When prefrontal lobotomy has been carried out in the plane of the coronal suture, there is little interference with motor function. For a few days there is apt to be some masking of the face, plateau speech and urinary incontinence, but even as early as the day after operation the patient is able to sit up, feed himself, read the newspaper, and walk, although a bit unsteadily. He can write with pencil or pen in his normal script, can manage buttons and tie knots, smoke cigarettes and manipulate the parts of a picture puzzle. Reflexes are usually normal, the Babinski sign is flexor, and only the abdominal reflexes may be absent. By the end of a week even these minimal signs clear up and nothing in the way of motor disturbance is noted.
Patients who have been operated upon behind the plane of the suture show more marked and prolonged pathologic signs. We have a sufficient number of these now to be able to form some conclusions as to the parts of the frontal lobe that are necessary for dexterity in performing some of the complicated acts that have previously been habitual with patients. In estimating these we have been obliged to eliminate some patients in whom the incisions were incomplete, and others in whom the incisions were complicated by arterial lacerations, infected wounds or pre-existing organic brain disease. Furthermore, there is some doubt about the validity of certain tests in patients who have been catatonic for a prolonged period.
The following cases illustrate that when the lobotomy is performed more than 15 mm. behind the coronal suture impairment of motor skill is severe and persistent. In the course of our investigations of prefrontal lobotomy we found that we cannot trespass behind this plane without causing disability, whether the incisions are in the upper or lower quadrants. Posterior incisions in the upper quadrants are apparently useless as well as injurious.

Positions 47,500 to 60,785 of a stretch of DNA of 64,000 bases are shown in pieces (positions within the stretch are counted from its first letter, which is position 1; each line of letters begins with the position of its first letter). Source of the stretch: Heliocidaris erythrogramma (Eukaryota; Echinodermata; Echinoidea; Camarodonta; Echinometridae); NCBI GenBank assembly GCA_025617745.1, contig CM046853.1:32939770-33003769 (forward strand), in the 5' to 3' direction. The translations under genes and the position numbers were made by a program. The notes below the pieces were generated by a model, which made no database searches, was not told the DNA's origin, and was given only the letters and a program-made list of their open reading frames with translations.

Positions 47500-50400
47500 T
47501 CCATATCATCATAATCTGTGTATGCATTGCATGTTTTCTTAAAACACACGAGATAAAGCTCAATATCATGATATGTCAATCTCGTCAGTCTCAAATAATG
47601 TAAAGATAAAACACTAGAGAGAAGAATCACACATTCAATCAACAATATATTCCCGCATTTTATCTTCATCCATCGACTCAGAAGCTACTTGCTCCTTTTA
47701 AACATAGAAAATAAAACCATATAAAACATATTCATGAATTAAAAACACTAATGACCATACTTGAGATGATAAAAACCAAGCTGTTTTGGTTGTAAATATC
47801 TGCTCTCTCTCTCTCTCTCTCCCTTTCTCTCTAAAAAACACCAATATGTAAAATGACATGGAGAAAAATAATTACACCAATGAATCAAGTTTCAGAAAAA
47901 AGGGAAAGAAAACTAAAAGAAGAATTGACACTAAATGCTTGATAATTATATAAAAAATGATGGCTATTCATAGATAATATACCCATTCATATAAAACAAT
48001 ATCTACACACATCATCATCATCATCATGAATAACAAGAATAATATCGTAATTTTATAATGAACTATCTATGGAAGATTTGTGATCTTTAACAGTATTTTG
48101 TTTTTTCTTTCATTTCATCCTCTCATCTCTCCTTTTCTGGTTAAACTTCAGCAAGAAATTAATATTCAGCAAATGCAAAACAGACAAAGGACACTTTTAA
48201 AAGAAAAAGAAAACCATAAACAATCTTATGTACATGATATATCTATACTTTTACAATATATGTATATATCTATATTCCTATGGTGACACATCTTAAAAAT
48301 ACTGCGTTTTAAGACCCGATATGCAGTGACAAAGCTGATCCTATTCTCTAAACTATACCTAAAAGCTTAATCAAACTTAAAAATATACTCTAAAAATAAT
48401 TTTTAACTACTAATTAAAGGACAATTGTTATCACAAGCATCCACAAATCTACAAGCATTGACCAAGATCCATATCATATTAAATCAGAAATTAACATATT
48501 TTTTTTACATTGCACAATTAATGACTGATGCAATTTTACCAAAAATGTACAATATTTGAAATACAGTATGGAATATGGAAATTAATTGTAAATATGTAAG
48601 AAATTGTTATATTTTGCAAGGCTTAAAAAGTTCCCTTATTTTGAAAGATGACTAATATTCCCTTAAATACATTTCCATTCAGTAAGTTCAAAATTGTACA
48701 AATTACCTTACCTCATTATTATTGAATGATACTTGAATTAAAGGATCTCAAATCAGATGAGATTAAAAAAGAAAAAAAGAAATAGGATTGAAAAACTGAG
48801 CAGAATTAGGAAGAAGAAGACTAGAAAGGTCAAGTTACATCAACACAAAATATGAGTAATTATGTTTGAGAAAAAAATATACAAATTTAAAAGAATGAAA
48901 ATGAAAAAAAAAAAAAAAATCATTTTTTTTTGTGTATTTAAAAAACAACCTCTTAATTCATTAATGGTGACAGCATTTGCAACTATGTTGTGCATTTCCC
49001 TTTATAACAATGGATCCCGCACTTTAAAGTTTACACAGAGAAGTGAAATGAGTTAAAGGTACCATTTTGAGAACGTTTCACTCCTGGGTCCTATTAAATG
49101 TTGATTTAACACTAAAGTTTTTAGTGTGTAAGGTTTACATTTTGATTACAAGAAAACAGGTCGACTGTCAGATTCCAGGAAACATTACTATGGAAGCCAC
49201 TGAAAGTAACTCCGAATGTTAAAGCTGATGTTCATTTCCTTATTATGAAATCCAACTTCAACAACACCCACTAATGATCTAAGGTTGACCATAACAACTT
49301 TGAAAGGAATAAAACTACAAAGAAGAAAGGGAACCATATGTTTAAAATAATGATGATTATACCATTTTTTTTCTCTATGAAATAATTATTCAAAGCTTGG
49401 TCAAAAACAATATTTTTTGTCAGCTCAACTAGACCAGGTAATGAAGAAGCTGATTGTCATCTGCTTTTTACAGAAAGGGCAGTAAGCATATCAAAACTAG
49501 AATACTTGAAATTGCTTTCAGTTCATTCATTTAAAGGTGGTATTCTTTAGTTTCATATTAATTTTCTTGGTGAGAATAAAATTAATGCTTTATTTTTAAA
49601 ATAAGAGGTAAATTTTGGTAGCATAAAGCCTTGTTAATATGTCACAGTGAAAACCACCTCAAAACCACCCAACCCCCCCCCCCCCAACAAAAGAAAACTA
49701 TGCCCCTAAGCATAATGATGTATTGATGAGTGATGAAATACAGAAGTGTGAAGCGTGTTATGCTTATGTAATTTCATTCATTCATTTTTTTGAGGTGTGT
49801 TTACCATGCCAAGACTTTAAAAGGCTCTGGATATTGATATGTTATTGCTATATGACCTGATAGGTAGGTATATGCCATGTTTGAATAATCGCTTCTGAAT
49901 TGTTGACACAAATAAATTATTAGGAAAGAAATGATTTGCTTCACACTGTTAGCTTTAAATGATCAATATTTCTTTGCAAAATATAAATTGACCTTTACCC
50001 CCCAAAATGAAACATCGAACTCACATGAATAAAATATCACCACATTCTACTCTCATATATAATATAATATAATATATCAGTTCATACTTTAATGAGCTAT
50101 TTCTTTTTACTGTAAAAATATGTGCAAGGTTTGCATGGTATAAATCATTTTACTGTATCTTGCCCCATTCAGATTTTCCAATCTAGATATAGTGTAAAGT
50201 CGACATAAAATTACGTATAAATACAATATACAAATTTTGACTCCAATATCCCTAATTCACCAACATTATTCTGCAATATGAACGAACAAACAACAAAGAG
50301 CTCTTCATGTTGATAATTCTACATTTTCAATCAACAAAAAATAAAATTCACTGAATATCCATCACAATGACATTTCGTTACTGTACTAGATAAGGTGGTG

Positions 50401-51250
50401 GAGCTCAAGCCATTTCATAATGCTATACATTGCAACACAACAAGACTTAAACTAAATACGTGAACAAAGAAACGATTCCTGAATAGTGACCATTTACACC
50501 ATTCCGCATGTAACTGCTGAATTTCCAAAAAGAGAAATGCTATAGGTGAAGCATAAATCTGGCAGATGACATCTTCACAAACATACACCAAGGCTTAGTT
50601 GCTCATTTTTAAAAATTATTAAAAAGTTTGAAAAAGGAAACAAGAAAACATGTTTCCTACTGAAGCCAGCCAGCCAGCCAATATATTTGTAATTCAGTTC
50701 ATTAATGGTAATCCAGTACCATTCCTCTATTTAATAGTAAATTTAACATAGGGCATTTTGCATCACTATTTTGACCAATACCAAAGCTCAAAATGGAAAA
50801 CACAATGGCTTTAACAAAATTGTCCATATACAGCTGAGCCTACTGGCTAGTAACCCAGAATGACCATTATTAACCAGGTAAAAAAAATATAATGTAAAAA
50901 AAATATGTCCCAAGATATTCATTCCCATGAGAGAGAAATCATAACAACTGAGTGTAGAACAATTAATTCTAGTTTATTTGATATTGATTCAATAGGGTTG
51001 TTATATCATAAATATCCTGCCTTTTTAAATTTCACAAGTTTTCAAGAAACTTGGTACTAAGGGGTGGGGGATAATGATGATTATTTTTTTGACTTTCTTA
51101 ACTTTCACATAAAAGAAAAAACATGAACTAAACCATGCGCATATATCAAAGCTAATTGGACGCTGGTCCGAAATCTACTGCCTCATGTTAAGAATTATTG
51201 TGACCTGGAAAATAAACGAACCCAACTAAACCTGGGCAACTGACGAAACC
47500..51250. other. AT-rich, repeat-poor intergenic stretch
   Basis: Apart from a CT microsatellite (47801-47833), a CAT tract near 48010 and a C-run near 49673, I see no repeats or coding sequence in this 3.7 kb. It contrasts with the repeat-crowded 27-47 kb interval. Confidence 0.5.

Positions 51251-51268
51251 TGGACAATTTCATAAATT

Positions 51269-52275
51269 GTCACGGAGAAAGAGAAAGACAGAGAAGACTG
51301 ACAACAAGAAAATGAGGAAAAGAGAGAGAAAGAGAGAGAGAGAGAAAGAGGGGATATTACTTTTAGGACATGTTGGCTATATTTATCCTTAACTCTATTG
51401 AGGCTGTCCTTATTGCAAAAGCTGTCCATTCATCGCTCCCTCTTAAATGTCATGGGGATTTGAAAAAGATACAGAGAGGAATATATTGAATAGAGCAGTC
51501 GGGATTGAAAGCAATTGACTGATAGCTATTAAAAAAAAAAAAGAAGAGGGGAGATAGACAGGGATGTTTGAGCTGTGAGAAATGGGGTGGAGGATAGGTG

The case in which the most posterior incisions were made was a 41 year old woman (Case 88) who had responded temporarily to a standard lobotomy (Fig. 77). This patient was completely incapacitated after the second operation. She could chew but not swallow for three weeks, could not speak a word but could utter peculiar inarticulate cries. When a sheet was placed between her teeth, she clamped her jaws upon it and would not let it go (bulldog reflex) (Fig. 78). She would turn her head and eyes in following an object but not upon command. There were no spasmodic laughing or crying spells, nor was there a startle reaction. Upper and lower limbs were hypertonic with perseveration and reflex grasping. The Babinski sign was positive and remained so. Edema and trophic disturbances were absent. Recovery from the disability was very incomplete. After two years the patient was able to walk only with support, she could not feed, bathe or clothe herself, she could not articulate distinctly, but continued to make loud cries on many occasions. She was remarkable chiefly because of the range and volume of her expectoration; six to ten feet was observed on a number of occasions, and her accuracy was remarkable. The "wind-up" was a bit deliberate, and she often succeeded in turning her head at the appropriate moment so that the spittle avoided the handkerchief held by the nurse and reached its mark on her husband or elsewhere. This patient could neither sit down nor get up out of a chair. She could not manipulate buttons or strings, could not use scissors or pencil. To the end she showed marked reflex grasping with both hands and a clutch reaction in the toes. Reflexes were increased generally with plantar extension. She was incontinent of urine and feces.